I was disappointed to find that no one found the "perfect" ending that allows you to end with all 12 medals of achievement. At least one reviewer declared it was impossible. I'm confused, because I would swear I did it myself without cheating! Of course, it's always easier for the creator of a game to do well at it because you know all the ins and outs... this is apparently a lesson for me to, if I want to include challenges like that, perhaps make them a little bit easier?
I also got mixed reviews on the combat system. Some people liked that it was very simple, others found it simplistic to the point of being ludicrous. At least one person said he really liked being able to choose which part of your mecha takes the damage. This made him vividly imagine moving the mecha to use some body part to protect other body parts. More than one person did not like (at least one of them vehemently) the snowballing effect of taking damage to your combat stats. If you're winning, it's easier to continue winning. If you're losing, it's easier to keep losing. I can definitely see the disadvantages of that.
A good combat system in a gamebook is still something I'm searching for. It seems that being able to choose where you take damage was rewarding, but becoming less combat-effective as you lose battles was not loved at all. Choices in combat are ultimately what makes it interesting. The question is, how to give players those choices? We had a lot of experimentation with that in a lot of the Windhammer entries this year: Swordplayer, Trial of the Battle God, and Ravages of Fate all come to mind immediately. Some of that experimentation is more successful than others, but it's all worthwhile. This year's competition has definitely given me a lot of food for thought in designing my next gamebook combat system.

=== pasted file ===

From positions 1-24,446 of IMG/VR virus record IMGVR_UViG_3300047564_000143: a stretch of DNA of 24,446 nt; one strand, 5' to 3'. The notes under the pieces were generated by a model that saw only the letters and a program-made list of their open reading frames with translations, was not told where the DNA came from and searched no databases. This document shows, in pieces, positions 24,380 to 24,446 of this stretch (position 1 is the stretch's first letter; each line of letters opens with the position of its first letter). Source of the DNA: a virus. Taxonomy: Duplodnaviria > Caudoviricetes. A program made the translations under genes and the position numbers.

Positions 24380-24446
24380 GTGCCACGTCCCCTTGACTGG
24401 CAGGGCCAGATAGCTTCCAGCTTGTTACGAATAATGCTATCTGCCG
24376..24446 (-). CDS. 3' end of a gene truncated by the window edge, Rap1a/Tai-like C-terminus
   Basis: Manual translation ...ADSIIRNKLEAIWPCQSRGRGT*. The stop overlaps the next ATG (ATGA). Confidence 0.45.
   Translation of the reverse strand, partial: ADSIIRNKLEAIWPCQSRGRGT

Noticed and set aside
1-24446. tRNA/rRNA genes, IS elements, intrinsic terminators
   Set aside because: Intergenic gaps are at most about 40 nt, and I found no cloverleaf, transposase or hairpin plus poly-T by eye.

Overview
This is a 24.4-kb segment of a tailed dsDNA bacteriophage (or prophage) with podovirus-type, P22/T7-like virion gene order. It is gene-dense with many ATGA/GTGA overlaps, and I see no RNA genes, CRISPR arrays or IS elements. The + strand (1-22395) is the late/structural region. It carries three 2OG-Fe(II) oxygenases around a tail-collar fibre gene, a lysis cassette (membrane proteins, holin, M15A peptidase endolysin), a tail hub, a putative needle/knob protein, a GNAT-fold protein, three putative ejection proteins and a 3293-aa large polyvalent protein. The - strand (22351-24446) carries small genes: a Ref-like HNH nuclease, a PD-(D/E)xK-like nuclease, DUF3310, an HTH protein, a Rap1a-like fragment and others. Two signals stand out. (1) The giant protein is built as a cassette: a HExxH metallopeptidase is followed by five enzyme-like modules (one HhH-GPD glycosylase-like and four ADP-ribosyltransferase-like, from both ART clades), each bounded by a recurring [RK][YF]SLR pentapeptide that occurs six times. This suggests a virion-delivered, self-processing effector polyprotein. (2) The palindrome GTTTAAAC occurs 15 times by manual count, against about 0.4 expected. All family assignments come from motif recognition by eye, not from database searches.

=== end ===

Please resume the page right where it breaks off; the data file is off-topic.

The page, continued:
The other facet of Legacy of the Zendari that got very mixed reviews was the Random Encounters along the way. Most people hated them; a few people loved them. I'll *probably* skip it next time? Consensus seemed to be that it wasted valuable time that could have been spent on furthering the story line. I would be very interested in hearing more thoughts on this topic. If you haven't told me already, please feel free to comment to share what you think of the random encounters?
Of course, it's also never going to be possible to please everyone. Better to pick a style and try to do that style as well as you can. People who don't like that style won't like it, but if the people who do like that style love it, then you've done your job well.
I'm still trying to put my finger on what exactly makes Legacy of the Zendari feel a little bit... immature. Any individual piece I look at, I like, but something about the whole is bugging me. Earlier I described it as being "young adult" in nature, but even young adult books can deal with very heavy themes and issues successfully. Here, something just seems missing, and I can't put my finger on what exactly.
Regardless, I must have done a pretty good job, because it was voted up there with Zachary Carengo's vividly descriptive Final Payment, and Marty Runyon's excellent Academy of Magic, both of which I loved. I attribute this to Legacy of the Zendari being, despite flaws, a very polished piece of work, with a clear, evocative setting, passable characters and dialogue, a clear goal and hook to rope the player in, and tension that builds over the course of the story. It's not perfect, but it must be the best I've done yet to have won an award in this crowd.
Thank you guys!
For anyone who feels inspired to comment, here are some questions for you:
* What did you love most about Legacy of the Zendari?
* What would you like to see different in a revised version of it?
* Are there any mechanics you would cut, change or add?
* Did you find the random encounters rewarding?
* And last but not least, what would you like to see more of from me in future gamebooks and other written works?
Stay tuned to see Legacy of the Zendari (complete with Anthony's beautiful artwork) coming out through Tin Man Games along with the other Windhammer award winners for 2012!
And once again, despite my occasionally vitriolic responses, everyone here did a great job, and I'm proud to have competed against each and every one of you!